4. Make it elemental: honor fire, water, earth, and air. Infusing your cooking with an elemental ritual will give you more confidence in the kitchen. Don’t believe me? Try it!
  • Earth is easy, if it’s food, it’s earth. Be grateful to the earth as you prepare what’s before you.
  • Water, honor any part of the process that uses water. Steam your face over your pasta; listen to the voice of water as it pours from your tap or the sizzle as you deglaze a pan; save water you cook vegetables in – drink it, give it to your pets, water your plants, notice the water cycle happening in your kitchen. Mark as an occasion, a simple glass of water served with your meal. Recognize the gift it is to have clean, life-sustaining water at your disposal.
  • Fire is fundamental to the process generally, but a candle on the table can also provide illumination. Fire is the spark; honor your power to provide this act of provision.
  • Air: focus on your breath as you cook. Be there while you create this special dish to give support and nourishment. Blow on your food to cool it, smile.
  1.  A few Additional Suggestions   
  • Eggs are the ultimate food. They are wildly versatile; they keep well. There is an abundance of simple, elegant recipes for eggs. Mastering an egg preparation is absolutely within the beginner’s reach and is surprisingly satisfying.
  • Find your fat: butter, olive oil, coconut oil, ghee, lardo, smaltz. Keep it on hand. A drizzle of roasted sesame oil, a pat of butter, truffle oil, crème fraiche, the olive oil they splashed on everything when you vacationed in the wine country. Use flavorful healthy fats to make your food rich and nurturing.
  • Upgrade your childhood favorite. Maybe your favorite meal was Campbell’s tomato soup and a grilled cheese sandwich. As adults, we may not enjoy the quality of those products; perhaps, sugar, preservatives, and dye aren’t a part of our comfort menu anymore. Wholesome tomato soup is easy to make with canned roasted tomatoes, and good broth in a blender finished with a blob of butter. And there’s a wealth of fabulous cheese and bread options for a truly grand grill.
  • Keep it under 30 minutes. This is a dish you put on the table, when you or someone you love is hungry, tired, sick, celebrating, or in a hurry, and still needs a good meal. If it’s too complicated or takes too long, you may choose carry-out instead. And though it’s a miracle to have food delivered to your door, it isn’t the magic you will feel when you place your own specialty dish on the table.

Probecho!

Do you have a specialty dish?

If so, what is it? If not, have you ever wished you had one?

 

I would love to hear how your efforts go if you try this plan to create your own specialty.

 

Hello, I’m Abby, a writer, cheesemaker, butcher, and gardener, following the road to sustainability in word and deed to the best of my ability, for the last 15 years, from central America.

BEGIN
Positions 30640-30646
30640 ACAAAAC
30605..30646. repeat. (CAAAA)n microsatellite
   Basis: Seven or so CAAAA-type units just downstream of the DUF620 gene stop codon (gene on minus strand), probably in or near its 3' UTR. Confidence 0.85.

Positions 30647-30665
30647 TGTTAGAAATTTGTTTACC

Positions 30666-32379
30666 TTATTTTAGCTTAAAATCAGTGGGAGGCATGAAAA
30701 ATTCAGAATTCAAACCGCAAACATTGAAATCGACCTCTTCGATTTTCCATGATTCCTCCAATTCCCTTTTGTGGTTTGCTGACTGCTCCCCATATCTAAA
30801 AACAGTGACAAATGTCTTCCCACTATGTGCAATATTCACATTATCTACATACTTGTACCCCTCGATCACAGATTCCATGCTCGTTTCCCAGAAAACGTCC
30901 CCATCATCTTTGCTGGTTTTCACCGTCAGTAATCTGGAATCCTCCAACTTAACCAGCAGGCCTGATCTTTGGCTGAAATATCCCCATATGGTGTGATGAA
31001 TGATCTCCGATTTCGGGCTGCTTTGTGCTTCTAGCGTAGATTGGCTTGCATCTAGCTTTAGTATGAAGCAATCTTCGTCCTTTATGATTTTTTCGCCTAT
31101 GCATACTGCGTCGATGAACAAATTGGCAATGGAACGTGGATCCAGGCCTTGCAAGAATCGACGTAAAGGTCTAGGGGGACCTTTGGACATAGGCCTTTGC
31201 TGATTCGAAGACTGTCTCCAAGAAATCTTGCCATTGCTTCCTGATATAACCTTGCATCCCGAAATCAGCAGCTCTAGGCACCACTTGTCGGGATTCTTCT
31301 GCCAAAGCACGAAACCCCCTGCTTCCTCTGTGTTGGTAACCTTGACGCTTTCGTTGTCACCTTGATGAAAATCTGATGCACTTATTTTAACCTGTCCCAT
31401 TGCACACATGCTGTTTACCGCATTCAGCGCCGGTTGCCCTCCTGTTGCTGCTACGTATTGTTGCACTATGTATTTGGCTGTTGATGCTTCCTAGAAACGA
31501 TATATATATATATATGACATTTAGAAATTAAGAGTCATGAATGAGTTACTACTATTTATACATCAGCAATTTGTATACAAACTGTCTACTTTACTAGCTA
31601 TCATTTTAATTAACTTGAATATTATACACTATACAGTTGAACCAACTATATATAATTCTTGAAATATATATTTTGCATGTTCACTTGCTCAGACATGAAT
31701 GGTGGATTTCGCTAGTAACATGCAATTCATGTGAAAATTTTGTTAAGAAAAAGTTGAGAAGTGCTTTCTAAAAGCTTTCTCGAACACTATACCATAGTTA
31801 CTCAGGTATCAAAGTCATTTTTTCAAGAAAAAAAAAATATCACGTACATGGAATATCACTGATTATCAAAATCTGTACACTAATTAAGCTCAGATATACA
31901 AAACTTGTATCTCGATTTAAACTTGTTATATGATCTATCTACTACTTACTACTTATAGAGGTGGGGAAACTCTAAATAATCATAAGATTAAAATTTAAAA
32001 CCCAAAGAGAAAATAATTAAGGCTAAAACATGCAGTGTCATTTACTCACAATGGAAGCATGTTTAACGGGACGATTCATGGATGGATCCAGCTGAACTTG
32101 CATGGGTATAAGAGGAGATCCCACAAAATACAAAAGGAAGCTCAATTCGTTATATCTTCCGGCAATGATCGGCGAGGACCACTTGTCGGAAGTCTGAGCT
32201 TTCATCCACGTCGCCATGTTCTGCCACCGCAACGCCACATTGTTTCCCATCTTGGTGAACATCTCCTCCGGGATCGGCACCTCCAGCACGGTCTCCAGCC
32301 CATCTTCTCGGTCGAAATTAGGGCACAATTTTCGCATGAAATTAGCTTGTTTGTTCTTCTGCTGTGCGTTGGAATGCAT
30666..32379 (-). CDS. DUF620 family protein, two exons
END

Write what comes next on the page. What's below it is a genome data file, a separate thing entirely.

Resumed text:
pro Gardening tips

Pizza Box Pachol

Felipe suggested I use this pizza box as a pachol….

Pro-tip: a pizza box is not a seed starter kit.

If you look closely you’ll see small tomato plants, but, you will also see some classic sticks and mud tech here, as I use vegetable cartons to keep the plants from falling out.

It’s been a long time since I gardened. When we moved to Nicaragua we rented for several years, and Felipe manages a large organic garden. There was no reason. But, now I have a property and I work from home.  So, I’m going to garden again!

Pro trip, know how tall something will grow before you plant it in front of your view.

Surinam Cherry

These are my Surinam cherry bushes, except they are trees. I put them in 3 years ago. The fruit is beautiful, tasty too, berries aren’t readily available here, so its fun to have them. But, now I have to decide if they will forever be my view, and shade for the downstairs terrace, or I will trim them to a hedge…

This is my herb garden. I bought a leftover cache of seeds from an ex-pats garden. They’re old, and I don’t know how well cared for. It’s hard to get seeds here, I took a chance, but none have germinated…

Pro-tip, take risks, the worse thing that happens is you’ll have to try again.

Moving forward. This is my new market garden! First, I will test all the seeds in my herb bed so I don’t plant a big bed with non-viable seeds. By spring, I will have a good amount of old and new seeds to start this project.

What will I plant? Mixed Asian greens, broccolini, Chinese pea pods, spaghetti squash, amaranth, and drum roll…asparagus. I have the benefit of 7 years of watching Felipe’s garden evolve, so I know all these things will grow here, and most aren’t readily available.

I will also try these wild cards: artichokes, jicama, horseradish, scarlet runners, and celeriac. Vamos a ver.

How does your garden grow? I’d love to hear your pro tips!